1. A tufted pile fabric characterized by having diagonal lines of tufts of different colors across the face of the fabric, said fabric comprising a primary backing, first and second sets of pile yarns formed of continuous filaments and forming pile tufts connected to and extending upwardly from the primary backing and forming a pile face across the primary backing, said first set of pile yarns being of a first characteristic, said second set of pile yarns being of a second characteristic differing in appearance from said first characteristic, the yarns in said first set being of a substantially solid color throughout their lengths, the yarns in said second set being space dyed yarns having a series of different colored segments of yarn along their length and wherein the different colored segments are randomly arranged throughout the respective yarns, each set of pile yarns forming longitudinally extending zig-zag rows of pile tufts so arranged that the pile tufts formed from the yarns of said first set form first diagonal lines of pile tufts extending diagonally across the pile face of the fabric from one side of the fabric to the other and the pile tufts formed from the yarns of said second set form second diagonal lines of pile tufts alternating with said first diagonal lines of pile tufts across the pile face of the fabric and wherein the face of the fabric presents the overall appearance of cut pile fabric and wherein only some of the pile tufts are cut pile tufts and are randomly arranged throughout the fabric, and wherein the remaining pile tufts include randomly arranged uncut loop pile tufts and randomly arranged partially cut loop pile tufts with only some of the continuous filaments forming the loop pile being cut at the face of the fabric.
2. A tufted pile fabric according to claim 1 wherein said first diagonal lines of pile tufts each comprises a pair of solid colored yarns, and said second diagonal lines of pile tufts each comprises a pair of space dyed yarns.
3. A tufted pile fabric according to claim 1 wherein the length of each of said colored segments in said spaced dyed yarns is within the range of about 2 to 6 inches in length and wherein at least some of the segments of a given same color in any given yarn vary in length relative to each other.
4. A tufted fabric according to claim 1 wherein a resilient and relatively thick secondary backing is connected to and underlies the primary backing and the pile fabric is in the form of a carpet tile, and a directional arrow is imprinted on the backside of the secondary backing correlated to the grain of the pile fabric for facilitating the laying of carpet tile with the grain of the pile tufts of respective tiles lying in a common direction.
5. A tufted pile fabric according to claim 1 wherein each of said zig-zag rows of pile tufts comprises a repeat pattern of a plurality of successive step-overs of the pile yarns in a given direction and then an equal number of step-overs of the pile yarns in the opposite direction, and wherein there is a repeated pile tuft between each step-over of the pile yarns.
6. A tufted pile fabric according to claim 5 wherein each of said zig-zag rows of pile tufts comprises three successive step-overs of the pile yarns in each direction so that said repeat pattern comprises three pile yarn step-overs in one direction and then three pile yarn step-overs in the opposite direction.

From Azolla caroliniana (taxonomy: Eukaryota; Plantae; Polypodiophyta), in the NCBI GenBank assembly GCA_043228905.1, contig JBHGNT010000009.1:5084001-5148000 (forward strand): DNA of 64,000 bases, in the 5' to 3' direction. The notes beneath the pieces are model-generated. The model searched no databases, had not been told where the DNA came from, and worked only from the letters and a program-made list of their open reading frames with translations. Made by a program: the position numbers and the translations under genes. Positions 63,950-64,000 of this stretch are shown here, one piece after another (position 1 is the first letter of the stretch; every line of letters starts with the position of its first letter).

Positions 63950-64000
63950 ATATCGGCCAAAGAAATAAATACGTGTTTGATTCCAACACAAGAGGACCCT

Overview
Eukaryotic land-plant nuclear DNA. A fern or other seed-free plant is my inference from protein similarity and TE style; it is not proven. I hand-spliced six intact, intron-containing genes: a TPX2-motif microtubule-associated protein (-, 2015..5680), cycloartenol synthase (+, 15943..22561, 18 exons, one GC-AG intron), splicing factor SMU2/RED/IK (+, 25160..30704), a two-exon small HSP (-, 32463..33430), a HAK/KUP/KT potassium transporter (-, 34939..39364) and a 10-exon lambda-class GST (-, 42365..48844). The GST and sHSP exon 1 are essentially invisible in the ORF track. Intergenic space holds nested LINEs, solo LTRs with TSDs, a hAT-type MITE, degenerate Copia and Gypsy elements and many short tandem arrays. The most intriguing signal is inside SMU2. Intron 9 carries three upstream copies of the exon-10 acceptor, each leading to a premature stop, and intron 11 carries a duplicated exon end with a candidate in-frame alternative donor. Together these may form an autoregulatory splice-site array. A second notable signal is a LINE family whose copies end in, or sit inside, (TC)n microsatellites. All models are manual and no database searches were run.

7. A tufted carpet tile characterized by having diagonal lines of tufts of different colors across the face of the tile, said carpet tile comprising a primary backing, first and second sets of pile yarns each within the range of 2,000 to 4,000 denier and each formed of a plurality of continuous filaments and forming pile tufts connected to and extending upwardly from the primary backing and forming a pile face across the primary backing, a relatively thick secondary backing connected to and underlying the primary backing, said first set of pile yarns being of a first characteristic, said second set of pile yarns being of a second characteristic differing in appearance from said first characteristic, the yarns in said first set being of a substantially solid color throughout their lengths, the yarns in said second set being space dyed yarns having a series of different colored segments of yarn along their length and wherein the different colored segments are randomly arranged throughout the respective yarns, each set of pile yarns forming longitudinally extending zig-zag rows of pile tufts so arranged that the pile tufts formed from the yarns of said first set form first diagonal lines of pile tufts extending diagonally across the pile face of the fabric from one side of the fabric to the other and the pile tufts formed from the yarns of said second set form second diagonal lines of pile tufts alternating with said first diagonal lines of pile tufts across the pile face of the fabric and wherein the face of the fabric presents the overall appearance of cut pile fabric and wherein only some of the pile tufts are cut pile tufts and are randomly arranged throughout the fabric, and wherein the remaining pile tufts include randomly arranged uncut loop pile tufts and randomly arranged partially cut loop pile tufts with only some of the continuous filaments forming the loop pile being cut at the face of the fabric.